But many Christians are wanting in this divine virtue; and thus it became necessary to proclaim that precept, the very existence of which should be considered a reproach by the lukewarm children of the Church: “Thou shalt receive the Blessed Eucharist at least once a year.” O dearest Christians! the soul of a St. John, burning with ardent love for God, required no such command. He hungered and thirsted after that divine food as the heart panteth after the fountains of water. St. Catherine of Sienna, frequently said to her confessor: “Father, I am hungry.”

When this love consumes our hearts, the second condition necessary to receive all those graces and blessings, conferred by a worthy reception of Holy Communion, will not be wanting–thanksgiving. But if it be a sad truth that many approach the Table of the Lord without due preparation, it is equally to be lamented that a still greater number receive the Body of Christ and turn away without a word.

This was not the case with St. John. Judas received Holy Communion, and his soul was instantly enshrouded in the deepest gloom of a night wherein there glimmered not the faintest ray of hope; and, after having received it from the hands of the Lord Himself, he arose, and rested not until the purchase-money, for which he had betrayed the loving Redeemer, was clutched fast in his avaricious hand! What a contrast! St. John, absorbed in love and joy, can find no words to express his gratitude.

Yes, Judas is also a type of those who receive Holy Communion without a sigh of thanksgiving. With the cold hand of despair clutching his treacherous heart, he leaves the abode of love and peace, and rushes away to satisfy his greed for gold! Behold these models of a worthy and an unworthy communion, and consider well which one shall be your choice!

Yet Judas is not to serve merely as a warning to the unworthy communicant; but also to those who, after receiving, plunge directly into the stir of worldly affairs and schemes to increase their wealth. Alas, that temporal interests should so soon draw them away from Jesus! We may well be astonished, and exclaim, with St. John Chrysostom: “How can it be possible that Christ becomes so soon indifferent to you, that you can devote but a few brief moments to render to Him acts of adoration, praise, and thanksgiving for a grace so infinitely great, for a happiness so exquisite as to render man an object of envy even to the angels, and for which a lifetime of thanksgiving would not be sufficient!”

And if, my brethren, you again ask whence arises this neglect, I would again reply: From a want of that love which burned in the heart of St. John. Those who love, long to be with the object of their love. When blessed Armella, whose dearest joy it was to spend hours and hours before the Blessed Sacrament, even when she had not the happiness of receiving Holy Communion, was asked why she did so, replied: “Because I love.” And, beloved in Christ Jesus, by frequently visiting Jesus in the Blessed Sacrament we will grow ever in the love and knowledge of Him.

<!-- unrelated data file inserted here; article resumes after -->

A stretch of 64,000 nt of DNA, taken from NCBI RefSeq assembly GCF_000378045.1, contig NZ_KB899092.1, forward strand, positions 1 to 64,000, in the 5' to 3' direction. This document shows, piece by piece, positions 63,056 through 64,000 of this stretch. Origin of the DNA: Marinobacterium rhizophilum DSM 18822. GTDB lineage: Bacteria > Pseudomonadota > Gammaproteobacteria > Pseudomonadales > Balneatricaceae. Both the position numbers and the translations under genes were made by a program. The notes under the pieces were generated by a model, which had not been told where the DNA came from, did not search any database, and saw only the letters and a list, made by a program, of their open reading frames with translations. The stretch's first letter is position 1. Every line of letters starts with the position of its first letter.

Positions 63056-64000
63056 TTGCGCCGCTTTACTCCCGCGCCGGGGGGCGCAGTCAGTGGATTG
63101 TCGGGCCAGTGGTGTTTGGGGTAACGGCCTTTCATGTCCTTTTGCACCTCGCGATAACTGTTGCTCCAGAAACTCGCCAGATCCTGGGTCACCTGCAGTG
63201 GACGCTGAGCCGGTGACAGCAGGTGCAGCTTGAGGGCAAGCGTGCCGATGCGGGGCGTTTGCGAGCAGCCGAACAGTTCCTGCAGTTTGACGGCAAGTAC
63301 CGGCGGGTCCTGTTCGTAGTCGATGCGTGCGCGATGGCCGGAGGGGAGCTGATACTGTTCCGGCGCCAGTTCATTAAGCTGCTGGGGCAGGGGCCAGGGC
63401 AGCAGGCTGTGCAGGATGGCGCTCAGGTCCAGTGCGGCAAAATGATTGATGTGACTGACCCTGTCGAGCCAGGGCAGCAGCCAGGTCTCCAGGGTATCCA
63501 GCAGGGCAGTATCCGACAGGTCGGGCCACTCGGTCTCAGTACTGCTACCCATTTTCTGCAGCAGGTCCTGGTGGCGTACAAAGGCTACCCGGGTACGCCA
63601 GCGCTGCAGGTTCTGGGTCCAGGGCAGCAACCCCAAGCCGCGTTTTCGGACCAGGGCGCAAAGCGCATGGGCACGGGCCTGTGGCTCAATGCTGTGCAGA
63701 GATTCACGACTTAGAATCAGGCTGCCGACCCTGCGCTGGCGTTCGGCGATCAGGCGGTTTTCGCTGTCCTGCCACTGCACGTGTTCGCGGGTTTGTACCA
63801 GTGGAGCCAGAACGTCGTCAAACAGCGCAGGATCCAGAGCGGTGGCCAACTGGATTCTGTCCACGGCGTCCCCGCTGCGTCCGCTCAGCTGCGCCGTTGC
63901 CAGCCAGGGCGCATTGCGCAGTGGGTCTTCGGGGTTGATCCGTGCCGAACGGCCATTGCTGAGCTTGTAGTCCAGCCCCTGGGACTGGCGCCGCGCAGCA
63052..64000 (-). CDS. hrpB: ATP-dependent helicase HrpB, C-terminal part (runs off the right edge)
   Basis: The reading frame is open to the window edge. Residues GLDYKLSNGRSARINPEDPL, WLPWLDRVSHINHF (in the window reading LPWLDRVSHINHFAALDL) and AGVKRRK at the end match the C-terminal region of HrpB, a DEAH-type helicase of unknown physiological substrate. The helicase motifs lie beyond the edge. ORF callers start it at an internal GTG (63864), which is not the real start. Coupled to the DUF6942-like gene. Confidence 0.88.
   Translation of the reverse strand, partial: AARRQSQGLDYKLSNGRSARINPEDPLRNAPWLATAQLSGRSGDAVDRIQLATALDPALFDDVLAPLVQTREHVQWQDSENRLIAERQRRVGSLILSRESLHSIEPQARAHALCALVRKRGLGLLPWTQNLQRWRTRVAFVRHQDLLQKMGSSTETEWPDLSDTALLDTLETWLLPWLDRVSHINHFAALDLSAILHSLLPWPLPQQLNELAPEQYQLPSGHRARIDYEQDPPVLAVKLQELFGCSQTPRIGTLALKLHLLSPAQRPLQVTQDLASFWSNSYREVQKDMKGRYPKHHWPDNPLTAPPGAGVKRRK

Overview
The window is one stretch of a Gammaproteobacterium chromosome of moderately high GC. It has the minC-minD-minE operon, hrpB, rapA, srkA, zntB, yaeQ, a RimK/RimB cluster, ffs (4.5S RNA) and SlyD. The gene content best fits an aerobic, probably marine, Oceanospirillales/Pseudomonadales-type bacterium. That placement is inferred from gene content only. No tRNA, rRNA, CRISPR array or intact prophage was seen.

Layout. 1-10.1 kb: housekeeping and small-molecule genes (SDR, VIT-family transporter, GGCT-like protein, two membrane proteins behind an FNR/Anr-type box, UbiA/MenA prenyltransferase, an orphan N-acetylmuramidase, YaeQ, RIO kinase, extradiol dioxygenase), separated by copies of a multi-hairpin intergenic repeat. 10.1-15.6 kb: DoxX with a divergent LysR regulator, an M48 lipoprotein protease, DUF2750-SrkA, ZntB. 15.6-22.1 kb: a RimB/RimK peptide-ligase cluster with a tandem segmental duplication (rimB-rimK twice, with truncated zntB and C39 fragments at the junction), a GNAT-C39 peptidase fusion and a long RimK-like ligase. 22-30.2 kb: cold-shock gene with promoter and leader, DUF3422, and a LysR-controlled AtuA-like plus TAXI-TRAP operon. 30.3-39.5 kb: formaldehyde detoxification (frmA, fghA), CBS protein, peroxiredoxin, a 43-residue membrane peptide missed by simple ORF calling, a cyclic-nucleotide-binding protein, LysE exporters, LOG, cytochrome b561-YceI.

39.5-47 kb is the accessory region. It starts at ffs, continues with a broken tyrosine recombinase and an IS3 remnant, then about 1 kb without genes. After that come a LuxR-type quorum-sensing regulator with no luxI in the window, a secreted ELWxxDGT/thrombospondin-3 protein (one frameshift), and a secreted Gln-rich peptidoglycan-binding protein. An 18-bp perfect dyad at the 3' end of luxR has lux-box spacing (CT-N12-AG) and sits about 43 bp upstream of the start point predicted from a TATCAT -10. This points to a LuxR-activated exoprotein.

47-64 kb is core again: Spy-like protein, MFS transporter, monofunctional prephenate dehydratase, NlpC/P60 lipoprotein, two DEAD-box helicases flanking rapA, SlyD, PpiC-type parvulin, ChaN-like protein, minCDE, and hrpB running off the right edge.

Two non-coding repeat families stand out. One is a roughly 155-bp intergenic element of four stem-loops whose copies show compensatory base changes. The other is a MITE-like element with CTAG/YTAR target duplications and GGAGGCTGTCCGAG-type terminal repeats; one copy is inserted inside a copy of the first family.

St. John knew and loved Him in a greater degree than the other Apostles, because he was always nearest Him; and, at the Last Supper, his resting-place was the Sacred Heart.

Obtain for us, therefore, we beseech thee, St. John, some faint reflection of the ardent fire of thy love, that we may, by lives modeled upon thy own, show our gratitude and love to God; and, when we approach the Table of the Lord, may we taste the happiness which filled thy heart when thou didst receive the Body and Blood of Christ. Then will we, while still on earth, already taste the bliss of heaven, to which celestial joy the Church refers when she prays: “Lord, grant that we may forever rejoice in the delight of Thy Divine Majesty, which a worthy reception of Thy Body and Blood will afford us even here below.”–Amen!

 

 

Palm Sunday 2016

The Solemn Feasts and Ceremonies of Holy Week and the Passion have begun.  Let us follow Our Lord in His bitter Passion, rejoicing that we have been redeemed at such a great price, the Death of the Son of God!  Today, the people hail Our Lord as the Son of David and fall down, worshipping him, but in just a few days they will call for His Crucifixion. A Blessed Palm Sunday to all!

“And when they drew nigh to Jerusalem, and were come to Bethphage, unto mount Olivet, then Jesus sent two disciples, saying to them: Go ye into the village that is over against you, and immediately you shall find an ass tied, and a colt with her: loose them and bring them to me. And if any man shall say anything to you, say ye, that the Lord hath need of them: and forthwith he will let them go. Now all this was done that it might be fulfilled which was spoken by the prophet, saying: Tell ye the daughter of Sion: Behold thy king cometh to thee, meek, and sitting upon an ass, and a colt the foal of her that is used to the yoke. And the disciples going, did as Jesus commanded them. And they brought the ass and the colt, and laid their garments upon them, and made him sit thereon. And a very great multitude spread their garments in the way: and others cut boughs from the trees, and strewed them in the way: And the multitudes that went before and that followed, cried, saying: Hosanna to the son of David: Blessed is he that cometh in the name of the Lord: Hosanna in the highest.”  ~Matthew 21:1-9